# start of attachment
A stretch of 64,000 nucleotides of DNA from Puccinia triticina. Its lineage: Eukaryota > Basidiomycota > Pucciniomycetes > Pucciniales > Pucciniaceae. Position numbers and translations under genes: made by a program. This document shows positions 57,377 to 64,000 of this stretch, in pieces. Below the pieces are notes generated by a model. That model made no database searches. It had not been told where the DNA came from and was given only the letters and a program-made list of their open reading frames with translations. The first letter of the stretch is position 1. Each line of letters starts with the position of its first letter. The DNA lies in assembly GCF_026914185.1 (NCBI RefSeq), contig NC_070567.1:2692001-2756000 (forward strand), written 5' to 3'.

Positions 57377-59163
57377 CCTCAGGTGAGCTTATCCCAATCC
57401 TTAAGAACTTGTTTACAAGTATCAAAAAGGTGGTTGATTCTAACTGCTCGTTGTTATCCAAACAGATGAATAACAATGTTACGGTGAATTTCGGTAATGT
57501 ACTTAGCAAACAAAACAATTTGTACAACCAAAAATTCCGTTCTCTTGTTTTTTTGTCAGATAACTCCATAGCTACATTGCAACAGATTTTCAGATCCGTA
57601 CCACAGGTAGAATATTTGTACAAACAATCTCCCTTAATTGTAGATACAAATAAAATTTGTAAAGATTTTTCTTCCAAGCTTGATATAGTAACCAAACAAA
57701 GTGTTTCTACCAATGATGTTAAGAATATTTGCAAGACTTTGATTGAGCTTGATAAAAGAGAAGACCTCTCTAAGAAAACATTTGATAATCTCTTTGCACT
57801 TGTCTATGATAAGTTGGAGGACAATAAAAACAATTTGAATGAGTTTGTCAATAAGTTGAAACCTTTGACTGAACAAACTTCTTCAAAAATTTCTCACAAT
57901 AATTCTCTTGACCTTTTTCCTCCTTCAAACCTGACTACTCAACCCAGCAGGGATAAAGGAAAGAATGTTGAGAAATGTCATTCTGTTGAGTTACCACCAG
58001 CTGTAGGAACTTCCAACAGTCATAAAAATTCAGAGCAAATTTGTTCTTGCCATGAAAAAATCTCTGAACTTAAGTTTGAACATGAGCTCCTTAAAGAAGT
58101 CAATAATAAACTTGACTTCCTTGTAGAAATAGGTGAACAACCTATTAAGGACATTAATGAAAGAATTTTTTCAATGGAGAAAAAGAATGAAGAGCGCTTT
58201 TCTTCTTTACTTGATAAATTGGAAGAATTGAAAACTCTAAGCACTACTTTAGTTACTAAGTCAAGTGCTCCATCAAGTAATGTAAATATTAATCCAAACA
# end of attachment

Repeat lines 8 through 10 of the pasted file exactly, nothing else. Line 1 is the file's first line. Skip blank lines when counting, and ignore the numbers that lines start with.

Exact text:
57801 TGTCTATGATAAGTTGGAGGACAATAAAAACAATTTGAATGAGTTTGTCAATAAGTTGAAACCTTTGACTGAACAAACTTCTTCAAAAATTTCTCACAAT
57901 AATTCTCTTGACCTTTTTCCTCCTTCAAACCTGACTACTCAACCCAGCAGGGATAAAGGAAAGAATGTTGAGAAATGTCATTCTGTTGAGTTACCACCAG
58001 CTGTAGGAACTTCCAACAGTCATAAAAATTCAGAGCAAATTTGTTCTTGCCATGAAAAAATCTCTGAACTTAAGTTTGAACATGAGCTCCTTAAAGAAGT